Yesterday School Library Journal published Roundtable: Books We Wish We Could Have: Good Comics for Kids online. It's an interesting article but only a small part of it connects to this blog's theme. Since it gives me the opportunity to highlight an obscure book, I'll share this quote:
Along the lines of more plausible requests, I would adore it if Fantagraphics would collect Castle Waiting II, of which there are currently fifteen issues, into a collected edition. It would make sense to continue with a matching hardcover to sit alongside their beautiful first collection, but at this point I'd settle for just a trade paperback collection. Castle Waiting was on Publisher's Weekly's Best Comics of 2006, and while it does not leap off the shelf like Naruto, it has a strong and loyal following. The charming blend of original and well-known fairy tale characters into one slightly dysfunctional castle household only gets better as it progresses. There is a "starter pack" available through Fantagraphics, but we cannot stock that in libraries -- give us a bound book, please!
Well, Castle Waiting is one of the underground favorites of fairy tale fans and comics fans, especially those who are both.
Here's a lengthy description from the publisher:
"The multiple Harvey and Eisner award-winning fantasy is now collected in one volume!
"The 450-page Castle Waiting graphic novel tells the story of an isolated, abandoned castle, and the eccentric inhabitants who bring it back to life. A fable for modern times, Castle Waiting is a fairy tale that's not about rescuing the princess, saving the kingdom, or fighting the ultimate war between Good and Evil—but about being a hero in your own home.
"For the first time, Fantagraphics' Castle Waiting collects the entire story into one mammoth volume—and includes the concluding chapter written and drawn especially for this volume.
"Wittily reinterpreting the Grimm Brothers classic tale "Briar Rose" (Sleeping Beauty) as a story of love, enchantment, and sibling rivalry, the opening chapter "The Curse Of Brambly Hedge" sets the stage for the story.
"In the second chapter, "The Lucky Road," Lady Jain's fairy-tale life turns out not-so-happily ever after, as she leaves to search for Castle Waiting, a wondrous, mythical refuge where "all are welcome." Jain soon finds the castle is very much a home as well as a refuge, and learns to fit in with its eccentric inhabitants as she discovers how she can help them bring the lonesome, dilapidated place back to life.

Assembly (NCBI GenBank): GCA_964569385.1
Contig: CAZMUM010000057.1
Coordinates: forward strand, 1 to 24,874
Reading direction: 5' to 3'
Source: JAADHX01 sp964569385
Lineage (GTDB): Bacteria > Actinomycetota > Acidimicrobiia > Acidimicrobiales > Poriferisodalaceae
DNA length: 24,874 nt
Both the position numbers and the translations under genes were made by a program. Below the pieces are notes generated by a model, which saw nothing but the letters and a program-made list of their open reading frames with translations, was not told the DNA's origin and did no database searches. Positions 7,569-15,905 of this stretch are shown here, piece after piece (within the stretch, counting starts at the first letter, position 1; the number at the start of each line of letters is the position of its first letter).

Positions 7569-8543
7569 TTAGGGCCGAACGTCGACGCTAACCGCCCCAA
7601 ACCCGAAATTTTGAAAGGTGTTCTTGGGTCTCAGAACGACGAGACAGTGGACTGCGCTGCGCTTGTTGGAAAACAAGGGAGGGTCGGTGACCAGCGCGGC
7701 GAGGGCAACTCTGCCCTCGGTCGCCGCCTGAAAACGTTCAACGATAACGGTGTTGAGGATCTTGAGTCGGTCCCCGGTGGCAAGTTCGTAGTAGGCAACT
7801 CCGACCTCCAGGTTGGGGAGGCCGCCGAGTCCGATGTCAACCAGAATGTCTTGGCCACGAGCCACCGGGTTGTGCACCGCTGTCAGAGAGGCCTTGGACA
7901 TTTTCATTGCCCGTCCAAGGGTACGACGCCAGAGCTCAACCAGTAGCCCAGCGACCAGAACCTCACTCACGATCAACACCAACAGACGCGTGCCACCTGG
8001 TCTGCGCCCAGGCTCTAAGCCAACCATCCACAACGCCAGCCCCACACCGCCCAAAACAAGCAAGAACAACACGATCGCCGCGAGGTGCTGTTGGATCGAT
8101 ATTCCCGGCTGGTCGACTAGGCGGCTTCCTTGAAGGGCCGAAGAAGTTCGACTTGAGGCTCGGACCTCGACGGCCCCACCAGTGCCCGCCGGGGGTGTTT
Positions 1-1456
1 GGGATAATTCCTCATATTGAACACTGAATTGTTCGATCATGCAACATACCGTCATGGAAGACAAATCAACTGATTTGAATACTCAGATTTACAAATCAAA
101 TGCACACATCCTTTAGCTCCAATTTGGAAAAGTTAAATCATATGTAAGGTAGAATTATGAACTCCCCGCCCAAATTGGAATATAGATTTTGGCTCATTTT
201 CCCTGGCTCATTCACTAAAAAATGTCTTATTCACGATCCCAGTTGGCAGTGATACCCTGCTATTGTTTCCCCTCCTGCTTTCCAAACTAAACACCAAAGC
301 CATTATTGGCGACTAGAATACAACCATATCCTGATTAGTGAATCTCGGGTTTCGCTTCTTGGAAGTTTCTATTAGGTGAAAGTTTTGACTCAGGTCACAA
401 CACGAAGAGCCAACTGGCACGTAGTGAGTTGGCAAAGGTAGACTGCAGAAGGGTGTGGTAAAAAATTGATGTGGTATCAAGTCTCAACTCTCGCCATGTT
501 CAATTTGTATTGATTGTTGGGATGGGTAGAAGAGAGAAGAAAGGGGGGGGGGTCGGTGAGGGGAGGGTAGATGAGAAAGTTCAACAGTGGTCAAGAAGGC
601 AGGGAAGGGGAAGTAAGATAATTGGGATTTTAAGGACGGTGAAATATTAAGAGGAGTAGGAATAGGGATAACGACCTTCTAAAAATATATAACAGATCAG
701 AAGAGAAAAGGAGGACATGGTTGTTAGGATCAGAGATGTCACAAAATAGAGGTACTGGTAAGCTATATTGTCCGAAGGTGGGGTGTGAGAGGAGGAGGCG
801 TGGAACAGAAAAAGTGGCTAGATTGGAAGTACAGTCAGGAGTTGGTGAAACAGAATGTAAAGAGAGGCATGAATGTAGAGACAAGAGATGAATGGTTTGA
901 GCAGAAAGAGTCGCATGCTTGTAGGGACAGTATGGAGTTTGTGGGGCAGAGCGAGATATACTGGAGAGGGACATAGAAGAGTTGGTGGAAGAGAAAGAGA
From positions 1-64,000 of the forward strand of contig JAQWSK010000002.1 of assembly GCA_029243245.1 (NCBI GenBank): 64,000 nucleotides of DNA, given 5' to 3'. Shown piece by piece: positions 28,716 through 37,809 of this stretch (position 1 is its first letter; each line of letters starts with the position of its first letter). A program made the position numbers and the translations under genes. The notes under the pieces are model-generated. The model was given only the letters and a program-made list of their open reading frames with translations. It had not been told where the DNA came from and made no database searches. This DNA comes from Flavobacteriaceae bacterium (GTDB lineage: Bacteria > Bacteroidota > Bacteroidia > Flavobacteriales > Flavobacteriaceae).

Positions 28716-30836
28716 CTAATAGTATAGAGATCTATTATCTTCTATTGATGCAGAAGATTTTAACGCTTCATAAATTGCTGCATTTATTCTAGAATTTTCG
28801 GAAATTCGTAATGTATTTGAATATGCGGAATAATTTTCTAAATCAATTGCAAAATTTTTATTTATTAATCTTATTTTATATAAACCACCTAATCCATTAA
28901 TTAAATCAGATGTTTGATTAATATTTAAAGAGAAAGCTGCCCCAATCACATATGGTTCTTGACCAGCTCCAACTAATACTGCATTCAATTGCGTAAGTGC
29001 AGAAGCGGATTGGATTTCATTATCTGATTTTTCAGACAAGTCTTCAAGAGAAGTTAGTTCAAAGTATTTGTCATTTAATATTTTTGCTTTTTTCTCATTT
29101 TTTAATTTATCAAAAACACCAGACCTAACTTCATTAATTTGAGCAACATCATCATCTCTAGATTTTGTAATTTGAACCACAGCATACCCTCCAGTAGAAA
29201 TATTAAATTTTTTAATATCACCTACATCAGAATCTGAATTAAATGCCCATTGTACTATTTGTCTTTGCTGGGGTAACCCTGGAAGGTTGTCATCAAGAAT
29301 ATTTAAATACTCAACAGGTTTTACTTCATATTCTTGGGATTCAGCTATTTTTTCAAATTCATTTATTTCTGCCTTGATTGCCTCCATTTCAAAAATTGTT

"The third chapter, "Solicitine," tells the story of Peaceful Warren, a young woman destined and determined to live an unconventional life. From the barroom to the circus to the convent and beyond, this chapter is a tale of an extraordinary adventure, an extraordinary friendship, and of making a place for oneself in the world.
"An artist with 20 years' experience in comics and children's books, Linda Medley lavishly illustrates Castle Waiting in a classic visual style reminiscent of Arthur Rackham and William Heath Robinson. Blending elements from a variety of sources—fairy tales, folklore, nursery rhymes—Medley tells the story of the everyday lives of fantastic characters with humor, intelligence, and insight into human nature. Castle Waiting can be read on multiple levels and can be enjoyed by children and literate adults."
Here are some more images and links. If you are interested, I recommend just going for the compendium of the entire first volume. (The images below are issues collected in the first volume.) Then if you become a fan, collect the Castle Waiting II issues which have not been collected into a single volume, thus inspiring the above article and this post.
You can also learn more at author Linda Medley's official site which isn't working as I write this post, but I'm including it in hopes that it will be running when this publishes.
Here's a link to all the Castle Waiting volumes available on Amazon.